Indonesia could slap a tariff of 20 percent on imports of wheat flour within less than three months, an industry association said on Friday, as Asia’s top importer of the grain moves to protect its growing wheat mill industry.
Indonesia’s Trade Ministry is investigating whether imports of wheat flour breach international trading laws against dumping.
“The government will probably impose a duty on imported flour,” Franciscus Welirang, chairman of the Indonesian Wheat Flour Mills Association (Aptindo), told Reuters. “It is now 5 percent but 20 percent would be a good level.”
“The new mills will really be affected by these (flour) imports,” he said, adding that a decision from the government would take roughly 90 days. “It could cause irreparable damage.”
Government officials were not immediately available to comment on Welirang’s remarks.
Southeast Asia’s largest economy used more than 6 million tonnes of wheat in 2011, including imports of about 5.5 million tonnes of the grain and about 680,000 tonnes of wheat flour, Aptindo says.
Turkey is the largest exporter of wheat flour to Indonesia, accounting for about 60 percent of the country’s imports, with Sri Lanka making up around 30 percent and Belgium, Australia, Japan and Ukraine often supplying the rest.
Economic growth in the archipelago is expected to rise by more than 6 percent this year, and this wealth is changing consumer tastes towards bread and noodles.
A sign of Indonesia’s increasing demand for wheat flour is the rising number of domestic flour millers, which Welirang said numbered 20, with installed capacity of 7.9 million tonnes.
Two of the four more mills now under construction are being built by Singapore’s Wilmar International Ltd, Welirang added. Most Indonesian wheat mills are in Java, with the biggest being owned by Bogasari Flour Mills in Jakarta, with a capacity of 3 million tonnes a year.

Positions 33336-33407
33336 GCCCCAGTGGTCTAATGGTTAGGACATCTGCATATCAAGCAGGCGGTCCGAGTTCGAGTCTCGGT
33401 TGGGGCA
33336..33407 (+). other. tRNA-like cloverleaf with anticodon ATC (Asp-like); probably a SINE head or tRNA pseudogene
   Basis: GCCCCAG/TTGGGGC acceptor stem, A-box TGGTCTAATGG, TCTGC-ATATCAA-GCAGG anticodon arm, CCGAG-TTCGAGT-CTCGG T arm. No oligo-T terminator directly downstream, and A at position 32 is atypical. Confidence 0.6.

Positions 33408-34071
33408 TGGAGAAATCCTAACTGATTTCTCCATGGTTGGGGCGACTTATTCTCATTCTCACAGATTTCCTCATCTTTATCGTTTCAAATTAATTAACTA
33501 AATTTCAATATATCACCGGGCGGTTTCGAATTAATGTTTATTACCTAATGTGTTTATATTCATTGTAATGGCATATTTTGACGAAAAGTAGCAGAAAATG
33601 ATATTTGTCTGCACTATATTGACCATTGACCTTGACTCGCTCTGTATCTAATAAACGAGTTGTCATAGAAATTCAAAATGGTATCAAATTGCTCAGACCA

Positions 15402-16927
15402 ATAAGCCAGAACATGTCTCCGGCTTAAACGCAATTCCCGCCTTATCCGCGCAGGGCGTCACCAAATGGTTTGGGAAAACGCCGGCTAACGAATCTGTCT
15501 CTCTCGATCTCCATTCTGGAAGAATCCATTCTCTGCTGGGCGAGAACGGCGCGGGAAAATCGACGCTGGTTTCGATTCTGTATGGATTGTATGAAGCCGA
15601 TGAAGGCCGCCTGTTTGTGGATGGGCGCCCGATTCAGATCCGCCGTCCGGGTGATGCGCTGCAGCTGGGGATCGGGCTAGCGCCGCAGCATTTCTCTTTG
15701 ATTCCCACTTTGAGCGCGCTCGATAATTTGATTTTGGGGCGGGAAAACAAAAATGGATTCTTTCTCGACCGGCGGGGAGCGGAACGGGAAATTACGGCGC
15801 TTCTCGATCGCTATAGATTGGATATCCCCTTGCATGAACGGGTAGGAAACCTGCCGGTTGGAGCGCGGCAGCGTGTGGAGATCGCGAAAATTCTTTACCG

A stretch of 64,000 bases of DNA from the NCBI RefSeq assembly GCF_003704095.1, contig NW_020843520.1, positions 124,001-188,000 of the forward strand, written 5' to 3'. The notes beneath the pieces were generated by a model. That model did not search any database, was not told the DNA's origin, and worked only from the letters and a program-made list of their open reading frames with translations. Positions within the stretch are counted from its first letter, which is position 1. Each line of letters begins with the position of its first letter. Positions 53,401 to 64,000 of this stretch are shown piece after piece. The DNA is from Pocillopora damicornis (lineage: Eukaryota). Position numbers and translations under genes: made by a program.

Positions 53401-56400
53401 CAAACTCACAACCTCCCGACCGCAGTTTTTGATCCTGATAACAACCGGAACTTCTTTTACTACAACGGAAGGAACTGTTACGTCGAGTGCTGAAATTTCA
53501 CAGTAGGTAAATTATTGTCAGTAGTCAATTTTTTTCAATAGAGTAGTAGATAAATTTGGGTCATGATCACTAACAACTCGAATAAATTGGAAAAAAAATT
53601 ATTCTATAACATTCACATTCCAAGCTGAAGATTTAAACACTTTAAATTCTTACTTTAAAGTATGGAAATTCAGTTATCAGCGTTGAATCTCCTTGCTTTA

Welirang, who is also a director of the world’s biggest noodle maker, Indofood Sukses Makmur, said Indonesian wheat demand would rise 7 percent in 2012, slightly stronger than a previous estimate.
“For the first six months consumption has already increased 11 percent, so to the end of the year there will be an increase of around 7 percent,” he added.
The country imports all its wheat, both unprocessed grains and flour, which is largely used to make noodles, bread, cakes, biscuits and convenience snacks.
Australia supplied 66 percent of Indonesia’s imports of wheat last year, with Canada and the United States accounting for around 30 percent, and Welirang sees little change in 2012.
Russia, Lithuania, Ukraine, India and Brazil are able to supply the rest, which is often used to blend with higher quality wheat imports, Welirang added.
A fall in wheat production in Australia, the world’s second largest wheat exporter, where dry weather is expected to lop 27 percent from last year’s record crop of 29.5 million tonnes, will not affect Indonesia’s imports, he added.
“It doesn’t matter,” Welirang said. “When Australian (output) went down to 16 million tonnes, the product was still flowing to Indonesia. They prioritize Indonesia for continuity.”
Australia’s government forecasts wheat production of 22.5 million tonnes in 2012/13.